Dogwood - Native
COMMON NAMES: ROUGHLEAF DOGWOOD, NATIVE DOGWOOD
BOTANICAL NAME: Cornus drummondii (KOR-nus druh-MUN-dee-eye)
FAMILY: Cornaceae (Dogwood Family)
TYPE: Deciduous large shrub or small tree
Sun or shade
HEIGHT: 15 feet
SPREAD: 15 feet
SPACING: 6 - 12 feet
HABIT: Small tree, blooms after leaves have formed in late spring with white flower clusters. White seed pods in late summer and purple fall color. Plant spreads easily by seeds and suckers but is not a problem. Stems are reddish and very decorative in winter.
CULTURE: Easy, any soil, drought tolerant. Very easy to grow.
FLOWERS AND FRUIT: Small white flowers in clusters in late spring, white fruits in the fall that disappear quickly because the birds love them.
BARK: Young stems are reddish becoming gray with age.
FOLIAGE: Rough, hairy leaves. Fall color ranges from red to deep purple. Simple, opposite, and deciduous, 1 to 5 inches long, olive green on top, paler beneath.
IDENTIFICATION INFORMATION: Thicket forming and bush. Stems are reddish and very decorative in the winter
NATURAL HABITAT AND PREFERRED SITE: Natural habitat is the edges of thickets, streams, creeks and fence rows. Rough leaf dogwood will grow well in a range of soils from sand to clay.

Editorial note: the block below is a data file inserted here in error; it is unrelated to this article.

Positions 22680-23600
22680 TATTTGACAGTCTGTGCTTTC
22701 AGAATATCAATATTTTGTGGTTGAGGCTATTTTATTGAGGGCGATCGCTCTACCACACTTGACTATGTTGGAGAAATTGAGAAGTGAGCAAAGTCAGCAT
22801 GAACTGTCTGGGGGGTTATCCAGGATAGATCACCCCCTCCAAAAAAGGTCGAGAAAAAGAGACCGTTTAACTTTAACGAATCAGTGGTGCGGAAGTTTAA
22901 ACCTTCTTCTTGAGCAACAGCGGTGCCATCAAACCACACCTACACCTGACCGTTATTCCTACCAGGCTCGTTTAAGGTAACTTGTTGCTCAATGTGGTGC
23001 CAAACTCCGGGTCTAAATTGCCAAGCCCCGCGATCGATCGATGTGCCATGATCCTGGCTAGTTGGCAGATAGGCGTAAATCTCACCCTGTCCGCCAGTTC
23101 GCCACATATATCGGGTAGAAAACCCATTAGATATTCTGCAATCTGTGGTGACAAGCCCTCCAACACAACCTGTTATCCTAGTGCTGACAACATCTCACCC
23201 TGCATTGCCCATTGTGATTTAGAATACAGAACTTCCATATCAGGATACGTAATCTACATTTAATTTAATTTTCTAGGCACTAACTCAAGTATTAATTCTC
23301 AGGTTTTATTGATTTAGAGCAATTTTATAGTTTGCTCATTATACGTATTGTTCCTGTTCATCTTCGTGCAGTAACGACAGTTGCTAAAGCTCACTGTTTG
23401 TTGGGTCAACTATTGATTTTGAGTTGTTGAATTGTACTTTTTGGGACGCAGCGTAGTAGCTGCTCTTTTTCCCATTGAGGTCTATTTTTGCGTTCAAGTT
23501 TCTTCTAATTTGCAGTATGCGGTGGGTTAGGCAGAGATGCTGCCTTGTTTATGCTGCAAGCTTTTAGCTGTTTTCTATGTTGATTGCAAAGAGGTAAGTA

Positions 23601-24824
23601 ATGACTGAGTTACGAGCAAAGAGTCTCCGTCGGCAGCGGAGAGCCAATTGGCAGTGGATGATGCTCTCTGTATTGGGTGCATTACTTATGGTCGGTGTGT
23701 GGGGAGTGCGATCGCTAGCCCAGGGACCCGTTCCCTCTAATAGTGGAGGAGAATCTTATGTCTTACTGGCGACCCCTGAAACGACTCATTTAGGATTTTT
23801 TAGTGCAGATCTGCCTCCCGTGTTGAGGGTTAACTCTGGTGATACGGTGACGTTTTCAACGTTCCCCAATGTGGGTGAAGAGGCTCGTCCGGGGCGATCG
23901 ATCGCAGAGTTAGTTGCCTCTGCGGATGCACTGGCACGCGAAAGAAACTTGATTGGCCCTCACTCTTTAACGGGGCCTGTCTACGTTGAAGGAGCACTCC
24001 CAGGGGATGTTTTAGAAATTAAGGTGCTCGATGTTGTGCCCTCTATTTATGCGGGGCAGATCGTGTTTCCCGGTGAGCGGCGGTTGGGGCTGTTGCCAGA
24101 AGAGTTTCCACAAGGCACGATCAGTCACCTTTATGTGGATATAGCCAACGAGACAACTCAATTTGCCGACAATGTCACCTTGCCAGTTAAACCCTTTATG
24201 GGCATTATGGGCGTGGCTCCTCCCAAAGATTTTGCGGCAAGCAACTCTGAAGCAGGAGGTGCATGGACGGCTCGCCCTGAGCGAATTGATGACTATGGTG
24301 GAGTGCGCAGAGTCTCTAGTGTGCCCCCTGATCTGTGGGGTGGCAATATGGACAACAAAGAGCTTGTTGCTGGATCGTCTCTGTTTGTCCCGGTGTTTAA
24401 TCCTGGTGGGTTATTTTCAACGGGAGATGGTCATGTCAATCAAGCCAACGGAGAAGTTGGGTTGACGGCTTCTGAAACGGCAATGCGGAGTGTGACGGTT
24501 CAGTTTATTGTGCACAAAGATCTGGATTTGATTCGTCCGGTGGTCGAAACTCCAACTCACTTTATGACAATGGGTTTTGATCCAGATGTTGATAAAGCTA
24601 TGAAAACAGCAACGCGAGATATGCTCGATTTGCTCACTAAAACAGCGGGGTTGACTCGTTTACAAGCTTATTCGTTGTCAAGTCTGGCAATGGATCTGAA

USES: Background mass, understory tree, seeds for birds.
PROPAGATION: Extremely easy from stem cuttings, root division or seed which can be planted immediately after harvest.
PROBLEMS: Fairly common leaf fungus which can be controlled with the Sick Tree Treatment and a spray of Garrett Juice plus garlic or potassium bicarbonate for serious problems. Can become be a very invasive plant so be careful where it is planted.II
INSIGHT: The wood is used to make woodenware products and charcoal. The fruit is eaten by several species of wildlife.
NOTES: Many have been cut down by people thinking they are weeds. This plant is graceful, tough, and should be used more. Native eastern USA to Texas.